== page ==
If the year ends in a figure 0, there is no Hebrew equivalent, e.g., 5730 is . It can never end in a which is 90. It should have been . I felt that I had not copied it incorrectly. Later, in Jerusalem, we were reminded that means "to kill", as in the Ten Commandments (Lo Tirtzach). This is not acceptable, so the custom is to transpose the last two letters, as had been done here. The same thing happened more recently - in the year 5744. Tashmad means "destruction" and this was also transposed.
See here for more details of inscription on grave
A Yiddish obituary to my grandfather was published in Lita. My "literal" English translation follows:
Sunday Rosh Chodesh Tevet by us in Linkuva ( ) at the age of 68 years - died the very well-known and well-loved R' Betzalel Blumzon , may his memory be blessed. In the course of 32 years, he was the schochet of Linkuva. He embodied in himself the great man of learning, of wisdom, of honesty and the pious Jew. His death evoked an especially great mourning by all those involved in the day-to-day routine Zionist work. Thanks to his great influence amongst religious Jews, both in Linkuva and surrounding areas, he established a positive relationship with Zionism amongst those religious Jews through his warm and hearty relationship to Zionism amongst those who found themselves in his circle of influence. One can rightly say that only thanks to him, the religious fanaticism with its destructive effect on sound Zionist work, both in Linkuva and its surrounding areas, found absolutely no place. He was loved and respected by all strata of the population irrespective of differences of opinion.
And now his granddaughter, Cissy, lives in Israel, with his great grandchildren and his great-great grandchildren!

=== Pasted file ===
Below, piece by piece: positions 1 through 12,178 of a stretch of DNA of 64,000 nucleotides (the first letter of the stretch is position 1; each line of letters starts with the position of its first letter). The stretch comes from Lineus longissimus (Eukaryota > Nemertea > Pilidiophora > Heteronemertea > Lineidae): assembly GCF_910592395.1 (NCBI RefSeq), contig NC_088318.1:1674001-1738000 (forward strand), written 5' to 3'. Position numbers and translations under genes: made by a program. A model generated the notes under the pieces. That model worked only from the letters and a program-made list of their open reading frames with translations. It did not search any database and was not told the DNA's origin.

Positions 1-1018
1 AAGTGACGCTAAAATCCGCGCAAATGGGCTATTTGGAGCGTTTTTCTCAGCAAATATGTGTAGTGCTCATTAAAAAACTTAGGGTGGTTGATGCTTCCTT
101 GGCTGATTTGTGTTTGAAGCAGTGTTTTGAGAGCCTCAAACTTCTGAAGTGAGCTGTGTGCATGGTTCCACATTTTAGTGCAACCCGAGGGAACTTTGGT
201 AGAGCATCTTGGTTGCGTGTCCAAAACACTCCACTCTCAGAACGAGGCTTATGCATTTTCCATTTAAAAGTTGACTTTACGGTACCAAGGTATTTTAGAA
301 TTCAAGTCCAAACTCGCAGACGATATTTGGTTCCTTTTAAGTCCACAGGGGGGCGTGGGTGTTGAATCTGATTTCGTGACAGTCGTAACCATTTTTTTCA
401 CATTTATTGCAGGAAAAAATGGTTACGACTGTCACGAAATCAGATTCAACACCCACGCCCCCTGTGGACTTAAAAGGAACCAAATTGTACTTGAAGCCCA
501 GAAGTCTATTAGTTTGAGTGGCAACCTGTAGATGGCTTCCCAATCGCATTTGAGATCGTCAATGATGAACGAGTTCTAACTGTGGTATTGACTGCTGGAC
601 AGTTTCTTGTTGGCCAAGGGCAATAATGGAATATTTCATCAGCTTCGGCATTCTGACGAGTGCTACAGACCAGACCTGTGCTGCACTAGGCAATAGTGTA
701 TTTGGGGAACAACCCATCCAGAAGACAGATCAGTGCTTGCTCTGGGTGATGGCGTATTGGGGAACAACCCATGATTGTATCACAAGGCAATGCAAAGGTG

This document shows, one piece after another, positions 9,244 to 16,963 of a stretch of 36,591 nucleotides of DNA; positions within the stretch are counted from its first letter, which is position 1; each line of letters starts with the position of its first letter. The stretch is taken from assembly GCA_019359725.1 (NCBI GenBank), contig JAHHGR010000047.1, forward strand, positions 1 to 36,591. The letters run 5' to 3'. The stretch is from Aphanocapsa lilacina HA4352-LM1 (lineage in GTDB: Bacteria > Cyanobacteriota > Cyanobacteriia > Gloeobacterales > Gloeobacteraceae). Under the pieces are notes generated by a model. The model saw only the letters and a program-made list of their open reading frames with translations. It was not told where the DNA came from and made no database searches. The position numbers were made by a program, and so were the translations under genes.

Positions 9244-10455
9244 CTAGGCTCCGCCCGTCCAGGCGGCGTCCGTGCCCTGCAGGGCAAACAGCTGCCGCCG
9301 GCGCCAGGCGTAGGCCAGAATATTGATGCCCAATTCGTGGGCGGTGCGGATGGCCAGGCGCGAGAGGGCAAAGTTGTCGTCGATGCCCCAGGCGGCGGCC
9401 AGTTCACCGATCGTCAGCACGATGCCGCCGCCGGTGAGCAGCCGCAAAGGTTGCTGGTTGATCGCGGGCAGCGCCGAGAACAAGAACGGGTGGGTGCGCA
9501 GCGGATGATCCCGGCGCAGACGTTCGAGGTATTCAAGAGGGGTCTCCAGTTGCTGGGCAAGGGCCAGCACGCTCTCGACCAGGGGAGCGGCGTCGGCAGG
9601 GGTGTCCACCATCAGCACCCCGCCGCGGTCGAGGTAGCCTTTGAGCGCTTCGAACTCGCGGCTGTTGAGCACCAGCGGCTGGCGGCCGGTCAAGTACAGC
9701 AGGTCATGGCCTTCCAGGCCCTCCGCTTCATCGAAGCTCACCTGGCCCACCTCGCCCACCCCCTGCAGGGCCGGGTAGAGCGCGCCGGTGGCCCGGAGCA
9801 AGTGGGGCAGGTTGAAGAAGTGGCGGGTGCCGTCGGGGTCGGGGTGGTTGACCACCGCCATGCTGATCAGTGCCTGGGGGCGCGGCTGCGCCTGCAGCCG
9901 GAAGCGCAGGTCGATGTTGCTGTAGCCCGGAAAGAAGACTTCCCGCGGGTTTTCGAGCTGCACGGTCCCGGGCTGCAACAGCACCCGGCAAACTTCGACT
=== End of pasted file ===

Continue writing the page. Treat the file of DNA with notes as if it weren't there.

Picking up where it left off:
We went to a forest on the outskirts of Linkuva where 300 Jews were killed - many of our family. Another Kaddish, and more tears.
Pakroi, Shavli, Telz, Plunge, and Panevezys
We went to nearby Pakroi, home, before the war, to my father's sister, Sarah Epstein, and her family. It is right on the riverbank, looks so tranquil today and we saw an old wooden Shul there. We went back to Siauliai, where my father was born - once a great, old, revered centre of Jewish learning and Yeshivot. We met Meir Ceikinski as arranged earlier. He took us to his public health offices, to the Jewish centre and introduced us to the people, who keep Yiddishkeit alive; and then took us on a personal tour of the city, including the old Yeshivot and ghetto. He was a gracious host.
We drove to Plunge. There Regina took us to see the only Jew, Mr. Yaakov Bunka. He is a woodworker, and he recreated in his wonderful huge wooden carvings the Yiddish world of Lita, and he remains there as a witness. The carvings in his large forest are made into large living trees. They are near life-size, and commemorate the early life in Lita and then the horror of the Holocaust. There is a wonderful carving of his own father and brother, victims of the slaughter. He invited us home for tea/lunch, played beautiful Yiddish music on tape, so gentle and so inspiring. Cissy bought a beautiful small wooden statute of a devout Jew davening in a Tallis and tefillin. He told us that Antony Sher, ex South African actor and author (Middlepost) was originally from Plunge and that he met him on a recent visit.
Then, to Telsiai, the old Telz. We spent the night in an old run- down decrepit Soviet hotel. Next day, we walked the streets, along a lake, among old Yeshivot and ghettos. The famous yeshiva is now in Cleveland, Ohio.
A once vibrant Jewish life - all gone.